I recently began fostering a little boy named Hassan. Upon introducing him to unfamiliar faces, many people inquire about the large scar on his forehead.
\”Where did he get that scar” they ask.
Reminiscing about the day Hassan fell 6 feet and cracked open his forehead and his miraculous recovery from a Traumatic Brain Injury, Depressed Frontal Lobe Injury, and Concussion never fails to send shivers of scary and beautiful memories down my spine. I’ll never forget that moment at the orphanage when the little boys came running, screaming the words \’Hassan has fallen. Hassan is dying.\’
Looking back now I see how his scar tells a beautiful story of trauma, pain and ultimate healing, but rewind to that moment over 3 years ago, I wanted to wish it away.
Fast forward to three years from then…
I see the pain, trauma, and challenges these families experience providing for their child with a disability. Many of them ask me, “Why did God create my child like this?\”
Many mothers break down and express how even if they had money to put food in their child’s belly, their child is not able to even eat the food because of their disability. And even if they had money for school fees, their child can’t walk to get there.
At times, I struggle explaining God’s Perfect design to these families. I’m left tongue tied. What words can suffice to bring hope into their shattered hearts.
Yesterday when Hassan and I were reminiscing about the children with disabilities we use to live with at the orphanage, I asked him.
\’Hassan, why did God create those special children?\’ Without a moment of hesitation, Hassan replied,
\”God created those special children, so that we can take care of them.\”
Spoken from an 8-year old, I thought ‘wow, that is one pretty powerful thought!’
Yes! I wished I had a magic wand to whisk away the challenges these families endure. But, what if I did, would we all learn the true meaning of compassion, mercy and selfless love in the same capacity?
Sooner or later, I believe everyone of us will be called to face weakness, illness, unknowns, heartbreak, and deep pain. These limitations are simply a part of being human.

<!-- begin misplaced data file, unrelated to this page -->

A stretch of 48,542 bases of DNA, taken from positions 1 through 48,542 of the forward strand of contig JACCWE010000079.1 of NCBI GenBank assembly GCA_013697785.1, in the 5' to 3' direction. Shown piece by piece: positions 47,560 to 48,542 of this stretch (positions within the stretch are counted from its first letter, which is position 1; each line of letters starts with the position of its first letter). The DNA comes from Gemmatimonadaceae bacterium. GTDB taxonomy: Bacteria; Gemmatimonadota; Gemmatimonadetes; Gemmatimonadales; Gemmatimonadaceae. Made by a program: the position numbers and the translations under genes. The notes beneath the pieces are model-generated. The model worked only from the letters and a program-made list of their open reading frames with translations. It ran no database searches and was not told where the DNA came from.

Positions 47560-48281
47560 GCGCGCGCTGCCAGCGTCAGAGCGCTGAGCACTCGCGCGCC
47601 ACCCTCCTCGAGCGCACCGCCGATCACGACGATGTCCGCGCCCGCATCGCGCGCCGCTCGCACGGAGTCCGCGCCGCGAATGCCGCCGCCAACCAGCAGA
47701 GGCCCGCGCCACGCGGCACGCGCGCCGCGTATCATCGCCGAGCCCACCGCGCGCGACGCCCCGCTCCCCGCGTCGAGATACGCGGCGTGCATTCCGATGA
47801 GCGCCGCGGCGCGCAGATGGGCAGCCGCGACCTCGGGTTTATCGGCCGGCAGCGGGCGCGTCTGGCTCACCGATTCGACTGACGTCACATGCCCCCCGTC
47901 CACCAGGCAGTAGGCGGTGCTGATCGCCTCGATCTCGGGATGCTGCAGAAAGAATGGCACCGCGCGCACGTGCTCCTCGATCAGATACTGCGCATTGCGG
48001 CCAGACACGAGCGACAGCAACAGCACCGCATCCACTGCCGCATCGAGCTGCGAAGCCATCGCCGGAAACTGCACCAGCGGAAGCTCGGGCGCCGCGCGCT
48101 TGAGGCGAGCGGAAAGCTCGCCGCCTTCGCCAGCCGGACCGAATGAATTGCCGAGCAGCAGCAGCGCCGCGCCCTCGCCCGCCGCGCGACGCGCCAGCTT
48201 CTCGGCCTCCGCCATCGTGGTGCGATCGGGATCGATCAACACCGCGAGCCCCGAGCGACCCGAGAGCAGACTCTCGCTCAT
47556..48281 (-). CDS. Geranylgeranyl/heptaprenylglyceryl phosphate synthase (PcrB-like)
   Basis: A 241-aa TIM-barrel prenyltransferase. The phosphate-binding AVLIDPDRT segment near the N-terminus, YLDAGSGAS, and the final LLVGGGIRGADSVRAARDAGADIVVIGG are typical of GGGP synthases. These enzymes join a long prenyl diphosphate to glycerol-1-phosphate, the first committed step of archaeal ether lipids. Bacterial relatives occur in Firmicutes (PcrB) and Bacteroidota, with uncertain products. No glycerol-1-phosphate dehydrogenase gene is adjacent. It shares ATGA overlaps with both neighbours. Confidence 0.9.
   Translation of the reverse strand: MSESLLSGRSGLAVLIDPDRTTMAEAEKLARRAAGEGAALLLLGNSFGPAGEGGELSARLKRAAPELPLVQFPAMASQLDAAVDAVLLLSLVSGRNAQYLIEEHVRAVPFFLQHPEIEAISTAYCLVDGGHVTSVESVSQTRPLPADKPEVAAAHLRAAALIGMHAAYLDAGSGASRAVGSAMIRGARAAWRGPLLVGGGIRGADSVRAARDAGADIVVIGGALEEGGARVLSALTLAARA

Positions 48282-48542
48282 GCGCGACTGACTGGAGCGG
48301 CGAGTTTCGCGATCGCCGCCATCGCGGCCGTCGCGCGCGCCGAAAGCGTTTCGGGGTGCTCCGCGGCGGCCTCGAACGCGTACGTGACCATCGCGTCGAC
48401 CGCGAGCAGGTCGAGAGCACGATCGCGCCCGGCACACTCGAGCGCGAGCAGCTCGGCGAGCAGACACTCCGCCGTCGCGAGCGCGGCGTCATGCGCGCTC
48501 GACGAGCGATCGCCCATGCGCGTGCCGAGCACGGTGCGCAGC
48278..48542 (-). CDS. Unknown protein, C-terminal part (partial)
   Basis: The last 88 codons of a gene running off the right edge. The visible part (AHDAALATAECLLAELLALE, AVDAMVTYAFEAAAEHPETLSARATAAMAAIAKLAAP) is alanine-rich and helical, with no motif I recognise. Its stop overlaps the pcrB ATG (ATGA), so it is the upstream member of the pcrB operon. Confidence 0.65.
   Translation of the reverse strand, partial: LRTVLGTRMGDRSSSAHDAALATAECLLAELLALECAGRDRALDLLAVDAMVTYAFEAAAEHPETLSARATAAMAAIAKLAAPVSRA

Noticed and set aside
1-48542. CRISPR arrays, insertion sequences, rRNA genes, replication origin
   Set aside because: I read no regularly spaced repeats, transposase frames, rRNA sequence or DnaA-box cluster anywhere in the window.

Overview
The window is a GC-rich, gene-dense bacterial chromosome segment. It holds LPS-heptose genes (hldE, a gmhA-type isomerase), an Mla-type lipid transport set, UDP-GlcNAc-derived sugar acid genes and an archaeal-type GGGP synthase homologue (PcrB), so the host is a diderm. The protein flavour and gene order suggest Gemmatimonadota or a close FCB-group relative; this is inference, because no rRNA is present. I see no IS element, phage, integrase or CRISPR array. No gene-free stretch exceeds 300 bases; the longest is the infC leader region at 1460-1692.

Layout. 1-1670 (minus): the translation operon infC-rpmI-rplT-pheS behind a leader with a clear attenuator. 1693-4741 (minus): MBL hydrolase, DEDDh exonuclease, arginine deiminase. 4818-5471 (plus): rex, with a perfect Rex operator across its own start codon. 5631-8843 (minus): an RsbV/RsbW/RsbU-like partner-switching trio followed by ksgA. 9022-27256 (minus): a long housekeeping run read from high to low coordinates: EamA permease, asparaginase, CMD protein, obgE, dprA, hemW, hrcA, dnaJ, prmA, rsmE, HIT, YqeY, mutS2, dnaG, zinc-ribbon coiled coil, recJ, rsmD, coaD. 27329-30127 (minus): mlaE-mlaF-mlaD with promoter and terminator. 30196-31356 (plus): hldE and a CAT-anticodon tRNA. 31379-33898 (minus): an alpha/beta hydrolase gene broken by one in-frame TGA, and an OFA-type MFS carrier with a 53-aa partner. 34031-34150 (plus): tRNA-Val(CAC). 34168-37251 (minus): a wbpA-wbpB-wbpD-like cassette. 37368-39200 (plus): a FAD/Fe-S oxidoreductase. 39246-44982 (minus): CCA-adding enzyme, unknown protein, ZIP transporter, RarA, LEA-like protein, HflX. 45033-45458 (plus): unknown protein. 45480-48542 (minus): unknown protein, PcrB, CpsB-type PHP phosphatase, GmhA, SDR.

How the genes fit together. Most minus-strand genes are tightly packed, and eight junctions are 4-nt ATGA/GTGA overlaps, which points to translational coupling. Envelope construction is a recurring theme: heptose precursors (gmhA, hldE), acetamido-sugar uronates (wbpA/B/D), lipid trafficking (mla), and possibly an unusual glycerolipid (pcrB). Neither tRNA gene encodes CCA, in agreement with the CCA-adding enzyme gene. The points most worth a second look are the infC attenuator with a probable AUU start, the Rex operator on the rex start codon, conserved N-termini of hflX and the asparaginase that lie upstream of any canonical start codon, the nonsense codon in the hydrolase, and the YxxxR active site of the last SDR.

Over here in Uganda there is this notion that people with a disabilities cannot be happy, since they are not able to engage in the typical lifestyle of school, work and pleasure. They are seen as a burden in their families life. So these children are hidden away, isolated, rejected and abandoned.
However, I know the world will not become a better place because physically “perfect” people walk this earth. It will only be better when love, unity and collaboration helps to bring about the ultimate good for others.
Its a crazy dream, but I hope these families will one day see how their children are ‘imperfectly perfect.’ By providing these families with much needed resources, support and encouragement, I hope beyond hope they will “mpola mpola” (Luganda translation meaning slowly by slowly :)) begin to accept their child with loving arms into their family, around their pot of rice and beans and into their hearts.
When Hassan had fallen and I saw the blood gushing forth from his forehead and heard his cries of pain, I wished for the outcome in that present moment. I wished someone could have told me that Hassan would survive. My impatient heart still applies to this mission.
However, I rest in total certainty that despite the unknowns of this life, we all can find peace even amongst sickness. Joy even in tears. And serenity even amongst loneliness. Miracles exist. I’m so ready to see God do it again for these families.